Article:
LET us now consider the motor power in such imperfect creatures as have only the sense of Touch; and learn whether or not it is admissible that imagination and desire can be present with them. Now, they do appear to be sensible of pain and pleasure, and if so far sensible, they must of necessity have desire. But how can imagination be present in them? It may, perhaps, be answered that, as their movements are indeterminate, so those sensations are present, but present in some indeterminate manner.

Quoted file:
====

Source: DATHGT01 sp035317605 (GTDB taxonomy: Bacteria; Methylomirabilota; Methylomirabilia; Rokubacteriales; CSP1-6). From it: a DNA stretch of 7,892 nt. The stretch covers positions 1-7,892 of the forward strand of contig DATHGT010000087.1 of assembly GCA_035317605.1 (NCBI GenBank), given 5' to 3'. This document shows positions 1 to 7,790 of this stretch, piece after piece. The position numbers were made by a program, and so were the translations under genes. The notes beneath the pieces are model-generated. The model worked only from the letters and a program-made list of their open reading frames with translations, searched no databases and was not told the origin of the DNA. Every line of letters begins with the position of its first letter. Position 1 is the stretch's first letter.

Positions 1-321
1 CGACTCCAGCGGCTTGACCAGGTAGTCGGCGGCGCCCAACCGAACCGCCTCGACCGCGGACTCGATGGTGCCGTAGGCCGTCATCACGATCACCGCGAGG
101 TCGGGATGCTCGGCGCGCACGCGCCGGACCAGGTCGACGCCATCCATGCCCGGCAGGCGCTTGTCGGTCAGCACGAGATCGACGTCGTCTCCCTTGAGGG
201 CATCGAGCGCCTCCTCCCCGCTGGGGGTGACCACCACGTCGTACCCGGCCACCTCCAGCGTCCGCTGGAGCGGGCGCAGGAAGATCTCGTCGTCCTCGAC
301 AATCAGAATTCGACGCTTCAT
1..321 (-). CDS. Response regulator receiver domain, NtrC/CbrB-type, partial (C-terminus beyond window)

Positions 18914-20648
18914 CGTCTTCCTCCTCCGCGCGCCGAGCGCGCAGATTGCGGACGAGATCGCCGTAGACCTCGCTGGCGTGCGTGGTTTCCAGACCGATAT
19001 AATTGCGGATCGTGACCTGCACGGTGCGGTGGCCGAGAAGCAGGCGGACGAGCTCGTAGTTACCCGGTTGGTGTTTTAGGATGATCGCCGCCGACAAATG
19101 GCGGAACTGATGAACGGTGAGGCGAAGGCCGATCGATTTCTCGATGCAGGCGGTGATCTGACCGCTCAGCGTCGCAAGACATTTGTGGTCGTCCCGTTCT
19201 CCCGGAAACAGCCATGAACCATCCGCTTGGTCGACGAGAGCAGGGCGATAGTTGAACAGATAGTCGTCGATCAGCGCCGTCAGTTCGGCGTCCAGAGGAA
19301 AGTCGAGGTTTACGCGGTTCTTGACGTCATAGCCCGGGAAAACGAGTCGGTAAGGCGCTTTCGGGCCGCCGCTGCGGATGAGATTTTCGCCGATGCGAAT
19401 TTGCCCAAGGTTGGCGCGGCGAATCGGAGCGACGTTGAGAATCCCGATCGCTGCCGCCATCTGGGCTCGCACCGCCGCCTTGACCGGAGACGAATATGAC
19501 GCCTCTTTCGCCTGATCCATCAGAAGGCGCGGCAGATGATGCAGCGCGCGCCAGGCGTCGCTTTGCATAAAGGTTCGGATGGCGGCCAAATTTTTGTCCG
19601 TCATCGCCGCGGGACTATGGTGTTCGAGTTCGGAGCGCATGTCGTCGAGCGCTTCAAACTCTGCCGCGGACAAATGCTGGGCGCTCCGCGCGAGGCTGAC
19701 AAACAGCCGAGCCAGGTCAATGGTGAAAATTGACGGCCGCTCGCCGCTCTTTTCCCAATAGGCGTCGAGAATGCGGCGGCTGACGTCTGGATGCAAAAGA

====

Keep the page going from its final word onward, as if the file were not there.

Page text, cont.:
The sentient imagination belongs, as has been said, to other animals, but that which is voluntary is found only in such as are rational; for it is matter of calculation whether this or that shall be done, and as the individual is to pursue what is larger and better, he must be guided by a rule of some kind, and thereby be enabled to individualize several different images. The reason why these creatures do not seem to be capable of forming opinions is, that they are without the faculty for drawing inferences, and this includes opinion. But the appetite has no deli-